Homelessness in Sacramento

 

Overview

On any given night, 2,659 individuals experience homelessness in Sacramento County, and an estimated 5,200 will become homeless over the course of a year.

According to the 2015 Sacramento County & Incorporated Cities Homeless Count, roughly one third (948) of Sacramento County’s homeless population is unsheltered. We provide an overview of the results of the 2015 Homeless Count, along with a link to the detailed technical report, below.

 

About the 2015 Sacramento County & Incorporated Cities Homeless Count

At the direction of the Department of Housing and Urban Development, Sacramento conducts its biennial point-in-time homeless count every other year in late January. The point-in-time count consists of a street count – in which volunteers fan out across the county in teams to count and survey individuals sleeping outside – and a shelter count, which includes all individuals currently living in Sacramento’s shelters and transitional housing programs. In addition, this year’s count includes expanded efforts to enumerate youth experiencing homelessness as well as families – populations that have been difficult to track in previous years. (Additional detail regarding the 2015 Homeless Count methodology and outcomes is available via the detailed technical report, found here.)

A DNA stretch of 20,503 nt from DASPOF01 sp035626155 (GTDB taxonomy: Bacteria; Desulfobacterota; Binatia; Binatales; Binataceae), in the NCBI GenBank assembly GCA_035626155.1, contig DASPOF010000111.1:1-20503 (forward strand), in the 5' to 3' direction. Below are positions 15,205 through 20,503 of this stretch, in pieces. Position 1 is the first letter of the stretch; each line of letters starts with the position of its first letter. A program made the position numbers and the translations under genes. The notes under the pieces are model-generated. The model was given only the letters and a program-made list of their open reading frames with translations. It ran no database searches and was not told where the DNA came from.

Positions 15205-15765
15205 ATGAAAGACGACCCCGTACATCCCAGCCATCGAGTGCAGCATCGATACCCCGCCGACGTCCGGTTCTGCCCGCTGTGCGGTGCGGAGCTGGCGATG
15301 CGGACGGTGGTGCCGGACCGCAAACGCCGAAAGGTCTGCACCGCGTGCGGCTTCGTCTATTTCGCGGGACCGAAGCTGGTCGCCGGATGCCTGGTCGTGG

poptrends_PIT2015

The raw numbers from this count are used to estimate the total number of individuals experiencing homelessness in Sacramento County on that night. The data from this report is used to understand the nature and needs of the people experiencing homelessness in Sacramento County, gauge system effectiveness, inform program changes, and to plan additional efforts. Since 2009, the total number of individuals experiencing homelessness in Sacramento County has remained relatively constant.

 

 

 

 

 

 

 

 

 

 

 

 

 

 

 

Subpopulation Changes

Individuals and families experience homelessness for a variety of reasons – job loss, leaving housing to escape abuse, mental health challenges, and so on. Some, called chronically homeless, have a disabling condition and have been homeless for one year or longer, or have experienced four or more episodes of homelessness within the past three years.

We capture this information during the point-in-time count and track it, to the best of our ability, over the course of multiple point-in-time counts, to get a sense of whether different approaches are working to bring down the numbers of individuals within these subpopulations, and make changes according to need. For instance, Sacramento currently uses data from the 2015 Homeless Count to inform its participation in the national initiative, Zero:2016, which is focused on ending veteran and chronic homelessness over the next two years. (Read more on our Ending Veteran and Chronic Homelessness page.)